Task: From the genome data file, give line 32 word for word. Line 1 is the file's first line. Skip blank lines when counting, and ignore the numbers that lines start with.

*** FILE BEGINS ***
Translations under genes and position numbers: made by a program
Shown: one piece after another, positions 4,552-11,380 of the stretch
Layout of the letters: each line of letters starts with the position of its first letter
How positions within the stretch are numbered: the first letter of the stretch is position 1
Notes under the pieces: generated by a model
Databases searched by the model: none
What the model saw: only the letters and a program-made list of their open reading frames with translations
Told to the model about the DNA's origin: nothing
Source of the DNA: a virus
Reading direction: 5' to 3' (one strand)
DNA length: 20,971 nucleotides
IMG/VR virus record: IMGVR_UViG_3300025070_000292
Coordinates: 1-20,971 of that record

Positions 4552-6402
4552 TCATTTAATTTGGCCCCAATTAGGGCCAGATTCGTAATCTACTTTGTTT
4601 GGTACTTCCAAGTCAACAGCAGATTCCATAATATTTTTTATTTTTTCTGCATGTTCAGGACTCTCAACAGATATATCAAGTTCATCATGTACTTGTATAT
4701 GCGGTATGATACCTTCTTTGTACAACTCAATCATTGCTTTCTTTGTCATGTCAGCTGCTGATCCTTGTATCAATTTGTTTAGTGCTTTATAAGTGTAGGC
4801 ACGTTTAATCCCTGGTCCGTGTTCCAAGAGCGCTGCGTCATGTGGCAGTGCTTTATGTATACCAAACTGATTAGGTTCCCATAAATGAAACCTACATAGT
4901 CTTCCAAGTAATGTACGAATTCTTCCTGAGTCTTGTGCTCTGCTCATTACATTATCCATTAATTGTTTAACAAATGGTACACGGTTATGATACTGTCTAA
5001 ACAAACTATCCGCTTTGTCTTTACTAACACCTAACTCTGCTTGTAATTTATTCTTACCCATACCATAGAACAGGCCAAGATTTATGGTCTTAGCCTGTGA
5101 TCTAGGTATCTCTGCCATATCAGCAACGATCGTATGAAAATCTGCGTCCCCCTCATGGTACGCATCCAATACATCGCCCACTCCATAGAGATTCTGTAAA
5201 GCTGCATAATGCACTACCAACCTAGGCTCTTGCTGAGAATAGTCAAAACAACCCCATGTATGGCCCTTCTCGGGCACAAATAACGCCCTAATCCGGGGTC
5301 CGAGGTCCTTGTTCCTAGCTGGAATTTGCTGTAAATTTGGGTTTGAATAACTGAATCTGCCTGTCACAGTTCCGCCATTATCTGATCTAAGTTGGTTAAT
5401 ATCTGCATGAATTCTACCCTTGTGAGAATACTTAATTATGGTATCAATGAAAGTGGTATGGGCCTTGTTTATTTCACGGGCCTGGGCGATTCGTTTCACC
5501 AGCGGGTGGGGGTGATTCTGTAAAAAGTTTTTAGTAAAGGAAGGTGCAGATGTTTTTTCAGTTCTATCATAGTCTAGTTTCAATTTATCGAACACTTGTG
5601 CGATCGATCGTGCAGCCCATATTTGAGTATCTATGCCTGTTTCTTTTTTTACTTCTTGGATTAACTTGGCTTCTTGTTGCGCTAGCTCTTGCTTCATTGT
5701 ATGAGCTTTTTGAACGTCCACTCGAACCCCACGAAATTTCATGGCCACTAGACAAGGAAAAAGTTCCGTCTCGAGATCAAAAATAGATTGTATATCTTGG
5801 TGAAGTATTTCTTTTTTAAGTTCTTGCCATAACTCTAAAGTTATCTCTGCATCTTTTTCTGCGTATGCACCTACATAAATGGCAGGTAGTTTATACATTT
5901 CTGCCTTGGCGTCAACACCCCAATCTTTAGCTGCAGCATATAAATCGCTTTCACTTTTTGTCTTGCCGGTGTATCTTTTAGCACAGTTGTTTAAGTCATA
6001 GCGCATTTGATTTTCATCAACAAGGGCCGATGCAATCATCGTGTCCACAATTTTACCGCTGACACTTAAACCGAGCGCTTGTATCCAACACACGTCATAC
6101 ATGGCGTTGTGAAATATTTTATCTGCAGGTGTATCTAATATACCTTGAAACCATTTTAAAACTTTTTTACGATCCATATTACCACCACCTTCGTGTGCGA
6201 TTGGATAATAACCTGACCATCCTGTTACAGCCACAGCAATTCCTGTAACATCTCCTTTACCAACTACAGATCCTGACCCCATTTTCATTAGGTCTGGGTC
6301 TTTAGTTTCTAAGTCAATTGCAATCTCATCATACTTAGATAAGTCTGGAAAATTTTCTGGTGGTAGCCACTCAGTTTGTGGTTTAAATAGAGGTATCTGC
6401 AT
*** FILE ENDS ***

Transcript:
6201 TTGGATAATAACCTGACCATCCTGTTACAGCCACAGCAATTCCTGTAACATCTCCTTTACCAACTACAGATCCTGACCCCATTTTCATTAGGTCTGGGTC